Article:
Blue Stripes

Submitted into Contest #47 in response to: Suitcase in hand, you head to the station.... view prompt



You’ve done it so many times before it’s almost like the suitcase just fills itself. Start with the pants, those go on the bottom left, they create a nice base for what you’re about to add to the top. Three pairs of long pants – chinos, jeans, sweatpants – and boom you’re good to go. On to the next thing.

           On the bottom right you put your button ups. Three of those as well. Here you can pick and choose. Today you decide on a fun pink color. Bold to wear pink in the winter, you know, but you’re feeling a bit down and maybe it will cheer you up. Then the white one with the little dogs on it, people love that one. Finally the worn out one with the blue stripes. It was the one she bought you when you went on a trip to the beach and you forgot to bring a button up. You remember that day well even though it was so long ago now.

           In the summer, shorts go on top of the pants, but you won’t need shorts this weekend; it’s supposed to be cold in Cincinnati.

           Instead, you throw in a few hoodies. You don’t love wearing hoodies but you can’t deny they are comfortable and warm. And who wants to lay around in a button up anyway?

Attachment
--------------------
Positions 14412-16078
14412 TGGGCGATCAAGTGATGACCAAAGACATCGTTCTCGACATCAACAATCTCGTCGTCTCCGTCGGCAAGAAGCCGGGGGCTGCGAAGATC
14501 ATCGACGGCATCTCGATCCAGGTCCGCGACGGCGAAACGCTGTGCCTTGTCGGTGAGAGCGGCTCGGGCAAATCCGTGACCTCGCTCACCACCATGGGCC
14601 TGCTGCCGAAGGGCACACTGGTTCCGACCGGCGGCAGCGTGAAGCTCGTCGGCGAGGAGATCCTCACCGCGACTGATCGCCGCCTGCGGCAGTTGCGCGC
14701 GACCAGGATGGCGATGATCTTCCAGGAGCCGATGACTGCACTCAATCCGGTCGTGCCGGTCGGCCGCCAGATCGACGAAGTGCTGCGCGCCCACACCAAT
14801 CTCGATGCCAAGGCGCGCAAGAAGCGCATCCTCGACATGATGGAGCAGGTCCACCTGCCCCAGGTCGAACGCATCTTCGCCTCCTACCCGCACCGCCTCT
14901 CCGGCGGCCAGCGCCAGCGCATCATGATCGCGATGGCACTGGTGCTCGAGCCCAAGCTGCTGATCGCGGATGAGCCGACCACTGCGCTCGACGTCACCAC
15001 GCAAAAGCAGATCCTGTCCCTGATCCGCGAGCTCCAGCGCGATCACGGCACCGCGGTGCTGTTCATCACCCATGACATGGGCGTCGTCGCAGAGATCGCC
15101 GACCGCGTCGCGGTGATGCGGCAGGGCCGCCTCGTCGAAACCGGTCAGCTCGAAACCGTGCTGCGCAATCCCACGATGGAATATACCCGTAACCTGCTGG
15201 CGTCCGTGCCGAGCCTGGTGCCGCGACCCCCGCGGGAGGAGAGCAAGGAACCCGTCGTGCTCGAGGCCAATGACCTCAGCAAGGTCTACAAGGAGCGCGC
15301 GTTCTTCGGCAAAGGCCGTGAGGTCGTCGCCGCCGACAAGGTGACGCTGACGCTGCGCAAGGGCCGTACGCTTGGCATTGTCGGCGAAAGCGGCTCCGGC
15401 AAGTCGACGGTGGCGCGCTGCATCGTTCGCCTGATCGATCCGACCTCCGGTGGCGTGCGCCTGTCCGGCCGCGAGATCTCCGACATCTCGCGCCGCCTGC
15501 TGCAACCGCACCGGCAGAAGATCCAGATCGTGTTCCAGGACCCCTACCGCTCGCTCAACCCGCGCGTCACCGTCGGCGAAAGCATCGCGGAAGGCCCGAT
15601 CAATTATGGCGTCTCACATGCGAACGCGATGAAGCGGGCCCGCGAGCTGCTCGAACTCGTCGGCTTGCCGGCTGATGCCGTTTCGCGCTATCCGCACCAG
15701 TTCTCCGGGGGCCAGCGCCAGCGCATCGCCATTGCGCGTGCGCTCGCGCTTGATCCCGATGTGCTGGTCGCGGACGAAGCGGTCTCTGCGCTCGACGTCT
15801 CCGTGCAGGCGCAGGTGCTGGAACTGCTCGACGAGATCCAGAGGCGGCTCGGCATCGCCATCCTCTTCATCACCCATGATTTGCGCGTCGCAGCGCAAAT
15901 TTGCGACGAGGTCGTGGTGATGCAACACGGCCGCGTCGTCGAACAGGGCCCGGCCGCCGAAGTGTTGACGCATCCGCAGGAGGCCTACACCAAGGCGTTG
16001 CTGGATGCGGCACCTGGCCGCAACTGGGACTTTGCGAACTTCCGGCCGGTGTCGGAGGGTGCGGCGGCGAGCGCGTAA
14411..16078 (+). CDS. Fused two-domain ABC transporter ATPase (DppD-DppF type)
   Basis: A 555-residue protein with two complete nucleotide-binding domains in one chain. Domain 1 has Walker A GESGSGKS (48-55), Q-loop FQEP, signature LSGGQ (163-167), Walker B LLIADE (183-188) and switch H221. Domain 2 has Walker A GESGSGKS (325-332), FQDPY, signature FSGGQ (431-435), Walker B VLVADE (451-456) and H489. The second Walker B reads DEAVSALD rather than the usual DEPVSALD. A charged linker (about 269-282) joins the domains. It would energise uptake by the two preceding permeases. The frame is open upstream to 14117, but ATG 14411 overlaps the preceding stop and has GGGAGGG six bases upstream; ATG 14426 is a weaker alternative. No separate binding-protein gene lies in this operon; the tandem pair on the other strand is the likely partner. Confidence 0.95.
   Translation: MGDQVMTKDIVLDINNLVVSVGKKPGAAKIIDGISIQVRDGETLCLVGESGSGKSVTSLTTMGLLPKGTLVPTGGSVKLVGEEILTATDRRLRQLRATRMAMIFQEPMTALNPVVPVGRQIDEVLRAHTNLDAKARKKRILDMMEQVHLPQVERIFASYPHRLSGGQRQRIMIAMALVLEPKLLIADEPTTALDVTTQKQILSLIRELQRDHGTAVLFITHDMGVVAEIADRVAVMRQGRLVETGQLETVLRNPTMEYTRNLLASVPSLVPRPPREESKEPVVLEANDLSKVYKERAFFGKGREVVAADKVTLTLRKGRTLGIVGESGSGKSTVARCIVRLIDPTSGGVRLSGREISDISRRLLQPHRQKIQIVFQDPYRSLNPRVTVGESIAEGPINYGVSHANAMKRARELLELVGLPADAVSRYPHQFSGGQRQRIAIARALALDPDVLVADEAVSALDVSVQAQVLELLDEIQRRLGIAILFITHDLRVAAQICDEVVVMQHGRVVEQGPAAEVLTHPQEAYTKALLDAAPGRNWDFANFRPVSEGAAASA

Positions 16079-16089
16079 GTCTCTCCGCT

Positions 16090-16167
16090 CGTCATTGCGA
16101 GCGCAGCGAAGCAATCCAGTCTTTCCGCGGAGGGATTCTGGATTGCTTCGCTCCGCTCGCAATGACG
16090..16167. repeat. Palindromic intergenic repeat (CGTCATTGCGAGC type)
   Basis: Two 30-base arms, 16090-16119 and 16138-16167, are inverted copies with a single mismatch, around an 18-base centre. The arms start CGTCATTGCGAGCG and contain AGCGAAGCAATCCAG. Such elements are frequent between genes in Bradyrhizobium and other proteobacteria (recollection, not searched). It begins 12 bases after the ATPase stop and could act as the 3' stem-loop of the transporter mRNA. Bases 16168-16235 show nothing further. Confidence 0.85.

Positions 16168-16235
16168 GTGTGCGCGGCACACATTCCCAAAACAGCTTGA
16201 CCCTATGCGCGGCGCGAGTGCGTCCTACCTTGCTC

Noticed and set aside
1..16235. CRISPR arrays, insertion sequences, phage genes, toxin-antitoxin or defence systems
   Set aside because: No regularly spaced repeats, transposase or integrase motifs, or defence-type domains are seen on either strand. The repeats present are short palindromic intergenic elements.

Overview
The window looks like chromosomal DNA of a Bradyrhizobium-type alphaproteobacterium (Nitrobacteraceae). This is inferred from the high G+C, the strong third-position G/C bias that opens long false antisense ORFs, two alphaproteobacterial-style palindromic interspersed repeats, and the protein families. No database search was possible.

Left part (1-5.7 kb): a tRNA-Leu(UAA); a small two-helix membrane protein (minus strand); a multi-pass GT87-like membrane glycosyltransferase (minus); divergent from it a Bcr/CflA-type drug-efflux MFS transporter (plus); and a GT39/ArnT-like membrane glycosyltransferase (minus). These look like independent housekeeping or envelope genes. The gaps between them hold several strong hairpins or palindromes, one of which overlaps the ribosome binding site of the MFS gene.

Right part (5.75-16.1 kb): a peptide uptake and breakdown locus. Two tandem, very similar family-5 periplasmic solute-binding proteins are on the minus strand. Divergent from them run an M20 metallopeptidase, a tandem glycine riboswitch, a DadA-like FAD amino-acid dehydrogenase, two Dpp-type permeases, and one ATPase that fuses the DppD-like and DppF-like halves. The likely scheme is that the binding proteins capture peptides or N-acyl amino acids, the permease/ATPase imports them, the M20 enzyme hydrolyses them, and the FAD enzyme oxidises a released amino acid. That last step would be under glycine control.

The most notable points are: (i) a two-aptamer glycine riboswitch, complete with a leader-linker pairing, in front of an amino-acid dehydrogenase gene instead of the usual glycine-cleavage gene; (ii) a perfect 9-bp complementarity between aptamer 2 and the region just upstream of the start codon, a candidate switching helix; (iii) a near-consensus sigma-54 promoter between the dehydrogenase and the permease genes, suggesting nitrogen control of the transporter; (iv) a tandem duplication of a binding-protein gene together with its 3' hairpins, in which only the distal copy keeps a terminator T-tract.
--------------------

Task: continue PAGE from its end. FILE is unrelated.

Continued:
You add in a few t-shirts. The plain white one with armpit stains, the Brooklyn one – because when you’re in Ohio you have to make sure people know you live in New York – and the blue one with the bird on the chest. You give it a little pat. You do this absentmindedly.

           Then come the boxer-briefs, socks – five pairs just in case – and what everyone calls wife-beaters but you try to call under-shirts. That does it for the clothes. Did you even pack that? You don’t really remember to be honest.

           You have a Ziplock bag ready to go with toiletries all under 3.4 ounces. Deodorant, toothpaste, hair gel, moisturizer – SPF included – and a little tube of lube, in case she is out. You made this bag for flights but these days you mostly use it for bus rides, though the liquid contents don't really matter on a bus.

You toss the Ziplock bag on top of the underwear and next to it you neatly place a comb, a toothbrush, a couple of condoms and your spare phone charger you use only for these trips.